Riding east on the Golden Eagle Trans-Siberian Railroad is an opportunity to trace Russia’s rich history, but the longest train journey in the world need not be without its creature comforts, discovers Nick Walton.
Like a well-tuned chorus, the Railways Band, resplendent in its crisp, military-style uniform, strikes up as the towering red locomotive of the Golden Eagle Trans-Siberian Express wheezes its way into Moscow’s Kazansky Railway Station. It’s nothing if not impressive, nine gleaming passenger carriages in azure blue, touched with gold lettering and pulled by both an electric locomotive and, if only for the first hundred miles, a historic steam engine, complete with a red Soviet star on its boilerplate.
Kazansky, one of nine railway terminals in the Russian capital, is a fitting departure point for such an epic journey. Dedicated to the rail lines that radiate east to Kazan, Yekaterinburg and Vladivostok, the station’s soaring curved roof, bustling concourses, steaming, chuffing trains, and marching band, which is now blasting out a revolutionary marching number, offer the perfect send-off on the world’s longest railway journey.
Opened in stages between 1891 and 1916, The Trans-Siberian is a steel ribbon that runs the length of the world’s largest country, an 11,000km lifeline that passes through eight time zones, numerous autonomous republics, and which connects major cities like Moscow and Novosibirsk with Siberia, the “Sleeping Land”, which reaches from the Ural Mountains to the Pacific and from the steeps of Kazakhstan and Mongolia to the Arctic Circle. But it’s more than just that – this ambitious rail route, the most expensive ever undertaken, is also a time machine, and travelling east, from the glamour of the capital to the crashing waves of the Pacific Ocean, it offers a chance to step back through Russia’s rich and often tumultuous history.
The band’s trumpets and trombones not only signal the arrival of the train but also of its guests, 69 on this run, who are guided by young stewards in freshly pressed blue uniforms, and a small brigade of waiters and waitresses laden with silver trays of champagne. It’s here, as I follow the excited throng, that I start to get a sense of the trip ahead; the walk to my Silver Class compartment in carriage nine takes several minutes, and nearby, at the end of the platform, the vintage locomotive seems ready to leap into action.
Eventually, it has its chance; ranks of power lines crisscrossing grim Moscow suburbs and red and white smokestacks towering above factories quickly give way to verdant countryside and I find myself glued to my cabin’s large picture window.
While the traditional Trans-Siberian trains are iconic for rail buffs, they also come with more than their fair share of challenges and discomforts, from language barriers to gruelling scheduling and the chance of an MSG overdose from the catering. However, the Golden Eagle Trans-Siberian Express, a luxurious rendition operated since 1991 by a UK-company, offers fine-dining, daily excursions, insightful lectures and plenty of privacy for guests across all classes, all for GBP10,000 per person, twin share.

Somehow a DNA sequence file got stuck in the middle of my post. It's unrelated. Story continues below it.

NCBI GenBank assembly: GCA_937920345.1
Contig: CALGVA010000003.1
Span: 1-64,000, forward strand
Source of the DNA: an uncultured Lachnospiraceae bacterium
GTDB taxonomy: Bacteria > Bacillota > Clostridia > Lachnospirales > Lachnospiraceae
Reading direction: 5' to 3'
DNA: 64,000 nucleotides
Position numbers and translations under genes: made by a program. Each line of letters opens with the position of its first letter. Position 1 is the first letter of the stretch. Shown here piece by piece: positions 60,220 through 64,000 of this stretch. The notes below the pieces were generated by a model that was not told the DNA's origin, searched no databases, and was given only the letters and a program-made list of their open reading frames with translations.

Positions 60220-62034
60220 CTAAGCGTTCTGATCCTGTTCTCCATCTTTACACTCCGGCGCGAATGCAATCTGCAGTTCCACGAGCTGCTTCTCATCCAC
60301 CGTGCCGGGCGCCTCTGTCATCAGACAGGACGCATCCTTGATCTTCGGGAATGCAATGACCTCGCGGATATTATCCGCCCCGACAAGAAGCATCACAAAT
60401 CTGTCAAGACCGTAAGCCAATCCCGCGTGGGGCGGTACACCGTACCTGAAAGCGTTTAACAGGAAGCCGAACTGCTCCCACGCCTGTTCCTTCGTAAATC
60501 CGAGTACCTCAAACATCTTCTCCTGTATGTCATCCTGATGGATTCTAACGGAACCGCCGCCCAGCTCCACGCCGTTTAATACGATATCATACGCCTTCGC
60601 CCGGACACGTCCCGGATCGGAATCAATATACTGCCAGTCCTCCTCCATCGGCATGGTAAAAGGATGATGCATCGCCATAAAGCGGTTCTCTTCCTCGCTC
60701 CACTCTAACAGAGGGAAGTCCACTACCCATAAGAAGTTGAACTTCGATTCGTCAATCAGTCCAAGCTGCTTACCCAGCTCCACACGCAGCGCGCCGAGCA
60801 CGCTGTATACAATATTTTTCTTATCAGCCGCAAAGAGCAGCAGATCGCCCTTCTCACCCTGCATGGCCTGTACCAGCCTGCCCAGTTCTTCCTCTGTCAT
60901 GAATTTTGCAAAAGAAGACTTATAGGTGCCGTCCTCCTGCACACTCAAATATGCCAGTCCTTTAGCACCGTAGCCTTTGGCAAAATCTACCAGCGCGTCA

My compartment has a small table, a bench seat in blue velvet that my carriage’s stewards, Angeleka and Denis, convert into a bed each night, an LCD screen that offers access to an extensive collection of documentaries, and a combination toilet and shower. There are little compartments for all my belongings and I quickly feel right at home.
Dinner that night, in one of two sumptuous dining rooms, complete with cut crystal glasses and tuxedoed waiters, is my first chance to sum up the companions with which I will spend the next 12 days; there are two quartets of Australians, one perpetually gloomy and grumpy, the other jovial and upbeat; Dutch and German rail buffs; couples from the US working their way down their bucket lists; six travellers from India who rarely speak to other guests, the men habitually looking for cell phone signals, and clutches of shy Taiwanese and Spanish speaking guests who have their own guide and translator.
Nothing short of a tractor pull prepares you for sleeping on the Golden Eagle. While the bed is very comfortable, and the cabin cool and cosy, the train never stops its shuddering, samba-like sway as it races east. At times I’m sure I’ll be thrown out of bed and grip its wooden sides through the turbulence. Seemingly endless cargo and passenger trains race past, each a blur of colour and a roar of squealing wheels and howling horns. It’s both exhausting and exhilarating.
By morning we’re greeted by blue skies that reach towards the horizons, and the soft, motherly voice of our train manager, Tatayana, an Irkutsk-native, who briefs us on our first destination, Kazan. A ticket on the Golden Eagle includes almost daily excursions; in Moscow, we visited Red Square and delved inside the Kremlin before feasting on borsch and dumplings at the city’s iconic Café Pushkin, and at each stop, there are options to choose from.
While we’re all eager to cross the Urals and enter Siberia proper, there’s no denying the beauty of Kazan, an ancient city that’s remained an economic and political powerhouse. Here, in the capital of the Republic of Tartarstan, there’s time to trace our way along the banks of the confluence of the Volga and Kazanka Rivers, explore the Unesco-listen Kazan Kremlin (the word simply means fortress in Russian and many cities have their own “Kremlin”), and lunch at an authentic Tartar restaurant.
Like Moscow, Kazan is a fusion of past and present; a stone’s throw from the towering minarets of the Qolsharif Mosque, modern al fresco restaurants line the banks of the Kazanka, and luxury SUVs jostle for space among a sea of Soviet-era Ladas. The city’s contemporary affluence is undeniable and at odds with many people’s perceptions of Russia beyond Moscow.